Would a model like one of these work for your newsroom? What techniques are you using to “wind down” on print? Please add your ideas to the comments.

Related posts:
What does ‘online first’ mean in your newsroom?
“The newspaper is a means to transition. But it’s no longer an end unto itself”

Comments

Michele:

I like your idea about a new thought process needed now to get more resources devoted to “online first” publishing (or digital publishing to online or mobile devices).

But I’m curious if you considered the possibility of actually reinventing the print product to be something different—rather than essentially being a compilation of yesterday’s online news? I’d like to see more energy go toward having a “newspaper” that is different, that takes advantage of the unique properties of print to present news, information, commentary, photos, etc.


David: Thanks for the comment. In some markets, what you suggest may make sense and thinking about the print staff’s size and role would have to be adjusted to reflect that. But I’m not sure the calculus of resource use vs. gain will bear that out in all markets.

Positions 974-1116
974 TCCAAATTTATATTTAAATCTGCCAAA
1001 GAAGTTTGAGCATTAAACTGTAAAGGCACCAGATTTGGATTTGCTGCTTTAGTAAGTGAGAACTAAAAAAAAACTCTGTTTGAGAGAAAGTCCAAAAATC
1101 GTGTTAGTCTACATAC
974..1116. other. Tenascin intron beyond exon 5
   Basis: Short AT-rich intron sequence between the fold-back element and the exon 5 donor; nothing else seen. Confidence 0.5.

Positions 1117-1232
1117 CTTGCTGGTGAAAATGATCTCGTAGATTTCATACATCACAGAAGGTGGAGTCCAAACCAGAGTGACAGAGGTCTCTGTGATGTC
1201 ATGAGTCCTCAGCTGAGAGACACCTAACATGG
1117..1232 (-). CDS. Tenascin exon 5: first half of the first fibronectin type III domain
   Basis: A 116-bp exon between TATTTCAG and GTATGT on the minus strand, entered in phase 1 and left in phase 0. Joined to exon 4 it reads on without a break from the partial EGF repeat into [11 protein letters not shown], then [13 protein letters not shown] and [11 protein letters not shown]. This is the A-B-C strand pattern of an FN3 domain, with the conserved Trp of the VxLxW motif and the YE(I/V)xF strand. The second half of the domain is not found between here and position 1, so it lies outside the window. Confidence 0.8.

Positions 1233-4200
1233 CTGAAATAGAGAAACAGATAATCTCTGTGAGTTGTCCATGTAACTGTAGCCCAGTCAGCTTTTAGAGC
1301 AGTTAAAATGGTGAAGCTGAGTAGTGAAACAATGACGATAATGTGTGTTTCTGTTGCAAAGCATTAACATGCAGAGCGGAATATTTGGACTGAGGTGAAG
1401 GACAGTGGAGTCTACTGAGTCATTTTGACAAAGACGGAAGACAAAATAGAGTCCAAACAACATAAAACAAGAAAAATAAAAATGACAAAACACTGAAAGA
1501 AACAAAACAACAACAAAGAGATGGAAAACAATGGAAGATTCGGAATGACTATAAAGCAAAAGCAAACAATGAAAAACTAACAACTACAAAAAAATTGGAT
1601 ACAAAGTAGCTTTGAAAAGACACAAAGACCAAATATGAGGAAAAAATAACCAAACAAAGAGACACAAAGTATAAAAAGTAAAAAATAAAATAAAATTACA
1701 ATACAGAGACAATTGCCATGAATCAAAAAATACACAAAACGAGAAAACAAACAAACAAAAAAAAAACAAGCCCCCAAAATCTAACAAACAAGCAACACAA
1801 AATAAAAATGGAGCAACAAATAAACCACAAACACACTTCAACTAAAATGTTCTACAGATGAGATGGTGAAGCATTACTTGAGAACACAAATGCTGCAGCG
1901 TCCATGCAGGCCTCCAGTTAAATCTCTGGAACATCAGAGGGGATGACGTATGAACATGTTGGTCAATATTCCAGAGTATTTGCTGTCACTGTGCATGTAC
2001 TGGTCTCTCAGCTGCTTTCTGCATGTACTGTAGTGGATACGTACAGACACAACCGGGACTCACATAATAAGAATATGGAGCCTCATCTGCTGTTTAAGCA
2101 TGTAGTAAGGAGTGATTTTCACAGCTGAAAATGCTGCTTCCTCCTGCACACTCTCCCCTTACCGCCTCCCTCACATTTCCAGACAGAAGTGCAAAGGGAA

Either way, I think the process I’ve described will help newsroom leaders think more clearly about how to best use their staffs—not only the staff they have now but the smaller ones they likely will have in the near future. As much as anything, I think a zero-based planning process for print production will give newsroom leaders a better handle on what they really need to keep or develop in print and what they can give up.


Michele—

Great stuff. I agree that this would be a great way to force the paper from its central role in the journalistic process. I don’t believe there’s a winning web strategy based on repurposing print content to web.

But frankly, I think an even faster way to transform the great newspapers of America could come from the Pulitzer committee. If the Pulitzer folks refused to accept any print-native entries, I think we’d find the editors and reporters stuck in a print-first world would “get the web” immediately.


I agree that the Pulitzers would do well to become less print-focused. At the same time, I think the traditional print culture of newsrooms is a more powerful element that is holding newsrooms back. Changing structures and processes in the newsroom underscores changing goals and drives change with force day in and day out.


i think by separating key news components into different businesses, you potentially have less chance of systemic bias in the reporting.